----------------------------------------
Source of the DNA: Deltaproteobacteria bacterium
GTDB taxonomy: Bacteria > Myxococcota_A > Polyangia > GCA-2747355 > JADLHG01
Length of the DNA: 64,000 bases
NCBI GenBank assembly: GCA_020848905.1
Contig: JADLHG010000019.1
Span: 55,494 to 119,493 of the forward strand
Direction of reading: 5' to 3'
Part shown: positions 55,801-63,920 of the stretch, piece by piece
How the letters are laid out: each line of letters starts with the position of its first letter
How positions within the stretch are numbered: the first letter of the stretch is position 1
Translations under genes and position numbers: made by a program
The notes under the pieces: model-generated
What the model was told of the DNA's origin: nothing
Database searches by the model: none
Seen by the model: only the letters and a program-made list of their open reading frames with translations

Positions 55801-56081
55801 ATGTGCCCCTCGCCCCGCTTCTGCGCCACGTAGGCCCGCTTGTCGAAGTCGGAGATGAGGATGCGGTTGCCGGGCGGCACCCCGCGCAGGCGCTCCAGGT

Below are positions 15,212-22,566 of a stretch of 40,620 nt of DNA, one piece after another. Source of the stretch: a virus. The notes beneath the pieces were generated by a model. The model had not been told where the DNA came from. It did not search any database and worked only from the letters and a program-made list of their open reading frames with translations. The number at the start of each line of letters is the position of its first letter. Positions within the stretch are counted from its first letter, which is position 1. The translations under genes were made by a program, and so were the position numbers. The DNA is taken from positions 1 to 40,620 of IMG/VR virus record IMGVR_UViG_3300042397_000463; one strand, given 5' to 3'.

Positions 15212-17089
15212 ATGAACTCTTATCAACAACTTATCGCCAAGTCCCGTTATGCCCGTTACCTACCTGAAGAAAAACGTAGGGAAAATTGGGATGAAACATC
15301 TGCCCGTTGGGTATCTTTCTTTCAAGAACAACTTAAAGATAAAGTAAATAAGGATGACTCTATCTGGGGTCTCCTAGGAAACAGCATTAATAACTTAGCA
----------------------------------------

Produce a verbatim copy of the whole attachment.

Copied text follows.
Source of the DNA: Deltaproteobacteria bacterium
GTDB taxonomy: Bacteria > Myxococcota_A > Polyangia > GCA-2747355 > JADLHG01
Length of the DNA: 64,000 bases
NCBI GenBank assembly: GCA_020848905.1
Contig: JADLHG010000019.1
Span: 55,494 to 119,493 of the forward strand
Direction of reading: 5' to 3'
Part shown: positions 55,801-63,920 of the stretch, piece by piece
How the letters are laid out: each line of letters starts with the position of its first letter
How positions within the stretch are numbered: the first letter of the stretch is position 1
Translations under genes and position numbers: made by a program
The notes under the pieces: model-generated
What the model was told of the DNA's origin: nothing
Database searches by the model: none
Seen by the model: only the letters and a program-made list of their open reading frames with translations

Positions 55801-56081
55801 ATGTGCCCCTCGCCCCGCTTCTGCGCCACGTAGGCCCGCTTGTCGAAGTCGGAGATGAGGATGCGGTTGCCGGGCGGCACCCCGCGCAGGCGCTCCAGGT

Below are positions 15,212-22,566 of a stretch of 40,620 nt of DNA, one piece after another. Source of the stretch: a virus. The notes beneath the pieces were generated by a model. The model had not been told where the DNA came from. It did not search any database and worked only from the letters and a program-made list of their open reading frames with translations. The number at the start of each line of letters is the position of its first letter. Positions within the stretch are counted from its first letter, which is position 1. The translations under genes were made by a program, and so were the position numbers. The DNA is taken from positions 1 to 40,620 of IMG/VR virus record IMGVR_UViG_3300042397_000463; one strand, given 5' to 3'.

Positions 15212-17089
15212 ATGAACTCTTATCAACAACTTATCGCCAAGTCCCGTTATGCCCGTTACCTACCTGAAGAAAAACGTAGGGAAAATTGGGATGAAACATC
15301 TGCCCGTTGGGTATCTTTCTTTCAAGAACAACTTAAAGATAAAGTAAATAAGGATGACTCTATCTGGGGTCTCCTAGGAAACAGCATTAATAACTTAGCA